The eminent domain process could be used to acquire needed rights of way for a just announced road widening project.
The plan to widen Lazelle Road will be a joint project of the City of Columbus and State of Ohio. The $27.5 million project will widen Lazelle Road from the present two lanes to five lanes between High Street and Worthington-Galena Road.
Although construction is not slated to begin until 2016, plans are currently being developed. The City of Columbus plans to begin purchasing the necessary rights of way some time in 2015. A public information meeting will be held on October 16, 2014 at the Lazelle Woods Community Center on Sancus Boulevard.
The road widening project is expected to be divided into three phases. Construction is expected to last through 2018. Lazelle Road will be widened from one lane in each direction to two lanes in each direction with the addition of turn lanes where possible. The dual railroad bridge overpasses spanning Lazelle Road will be reconstructed.
“There’s a lot of traffic up there,” observed Rick Tilton, Columbus Department of Public Service assistant director. “A lot of (people have) moved up there since the road was originally built. This is about making it a safer roadway.”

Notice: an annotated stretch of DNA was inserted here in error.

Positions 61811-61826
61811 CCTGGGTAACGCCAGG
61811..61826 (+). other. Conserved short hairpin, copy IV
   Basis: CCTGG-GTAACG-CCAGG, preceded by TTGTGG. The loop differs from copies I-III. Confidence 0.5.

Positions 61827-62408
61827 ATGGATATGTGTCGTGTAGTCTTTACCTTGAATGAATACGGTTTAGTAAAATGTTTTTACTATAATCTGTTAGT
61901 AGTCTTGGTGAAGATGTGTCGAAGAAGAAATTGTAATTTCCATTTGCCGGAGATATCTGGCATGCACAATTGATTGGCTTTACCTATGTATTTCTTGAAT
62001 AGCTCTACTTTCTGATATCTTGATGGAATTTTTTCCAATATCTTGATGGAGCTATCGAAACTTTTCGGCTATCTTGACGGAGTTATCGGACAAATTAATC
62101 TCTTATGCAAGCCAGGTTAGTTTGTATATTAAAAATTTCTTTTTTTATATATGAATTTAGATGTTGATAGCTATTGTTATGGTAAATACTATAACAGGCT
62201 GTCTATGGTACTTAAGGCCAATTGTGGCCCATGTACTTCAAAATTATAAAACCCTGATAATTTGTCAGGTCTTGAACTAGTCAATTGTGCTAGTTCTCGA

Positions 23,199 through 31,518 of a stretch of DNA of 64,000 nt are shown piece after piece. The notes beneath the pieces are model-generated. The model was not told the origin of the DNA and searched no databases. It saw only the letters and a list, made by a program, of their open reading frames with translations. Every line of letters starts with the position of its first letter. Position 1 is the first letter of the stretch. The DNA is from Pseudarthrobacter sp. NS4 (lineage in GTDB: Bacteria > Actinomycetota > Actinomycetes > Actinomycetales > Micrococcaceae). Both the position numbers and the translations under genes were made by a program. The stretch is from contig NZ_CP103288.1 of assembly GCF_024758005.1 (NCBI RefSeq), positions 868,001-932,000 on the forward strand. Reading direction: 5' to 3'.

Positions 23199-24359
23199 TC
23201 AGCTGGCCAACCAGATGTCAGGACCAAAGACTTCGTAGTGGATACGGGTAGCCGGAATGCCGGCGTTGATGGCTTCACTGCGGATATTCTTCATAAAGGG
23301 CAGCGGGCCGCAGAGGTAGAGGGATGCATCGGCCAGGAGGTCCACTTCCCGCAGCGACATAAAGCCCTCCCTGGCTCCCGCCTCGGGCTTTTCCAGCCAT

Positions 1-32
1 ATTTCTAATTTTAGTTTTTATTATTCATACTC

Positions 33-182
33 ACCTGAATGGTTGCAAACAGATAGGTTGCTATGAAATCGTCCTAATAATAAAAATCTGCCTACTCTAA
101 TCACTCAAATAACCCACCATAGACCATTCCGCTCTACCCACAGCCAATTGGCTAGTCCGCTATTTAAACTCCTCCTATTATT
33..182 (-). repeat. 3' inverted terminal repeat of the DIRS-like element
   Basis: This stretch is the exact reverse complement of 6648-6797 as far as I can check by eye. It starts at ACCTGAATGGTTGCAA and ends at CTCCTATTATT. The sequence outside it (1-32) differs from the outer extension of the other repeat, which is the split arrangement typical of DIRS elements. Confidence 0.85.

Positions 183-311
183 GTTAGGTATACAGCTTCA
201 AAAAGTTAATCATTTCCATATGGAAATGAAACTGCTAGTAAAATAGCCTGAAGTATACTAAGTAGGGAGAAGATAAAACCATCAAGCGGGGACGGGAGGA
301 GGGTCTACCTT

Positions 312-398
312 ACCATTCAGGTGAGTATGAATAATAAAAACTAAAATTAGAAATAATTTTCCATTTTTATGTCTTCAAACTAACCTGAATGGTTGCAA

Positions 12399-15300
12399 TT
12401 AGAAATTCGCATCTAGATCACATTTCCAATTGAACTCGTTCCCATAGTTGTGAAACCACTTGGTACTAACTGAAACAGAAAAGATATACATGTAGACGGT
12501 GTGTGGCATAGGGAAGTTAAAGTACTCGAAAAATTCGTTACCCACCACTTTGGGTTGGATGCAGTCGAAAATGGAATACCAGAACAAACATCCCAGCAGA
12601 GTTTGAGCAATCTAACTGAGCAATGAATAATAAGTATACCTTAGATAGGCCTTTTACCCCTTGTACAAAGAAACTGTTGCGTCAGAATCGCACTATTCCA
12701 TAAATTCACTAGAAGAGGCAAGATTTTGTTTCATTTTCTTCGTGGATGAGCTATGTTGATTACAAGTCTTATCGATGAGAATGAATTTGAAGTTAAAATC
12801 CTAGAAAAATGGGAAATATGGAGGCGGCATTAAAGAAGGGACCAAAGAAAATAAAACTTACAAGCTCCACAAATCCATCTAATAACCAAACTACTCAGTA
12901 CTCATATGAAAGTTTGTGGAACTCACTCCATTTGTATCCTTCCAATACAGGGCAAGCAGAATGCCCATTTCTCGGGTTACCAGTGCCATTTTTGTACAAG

In addition to more lanes of travel, the plans for the project call for a roundabout at the intersection of Lazelle and South Old State Roads and a new traffic signal at the intersection of Lazelle and Flint Roads. Also planned are sidewalks and a bike path.
Eminent domain is the process by which government entities can obtain private property for use in public projects. When road construction projects such as the Lazelle Road widening project are undertaken, the governmental agency will attempt to negotiate with the landowner a purchase price for the necessary rights of way. If a purchase price cannot be negotiated with the landowner, the government can exercise its right to the eminent domain procedure to obtain the land even if the landowner objects.
If you are a property owner in the project area, you may receive notification from the City of Columbus that it requires a right-of-way across your property. You are entitled to receive fair compensation for your property. You do not have to accept any amount offered to you by the City of Columbus. If your property is impacted by this construction project, contact the Ohio eminent domain attorneys at Clark, Perdue & List.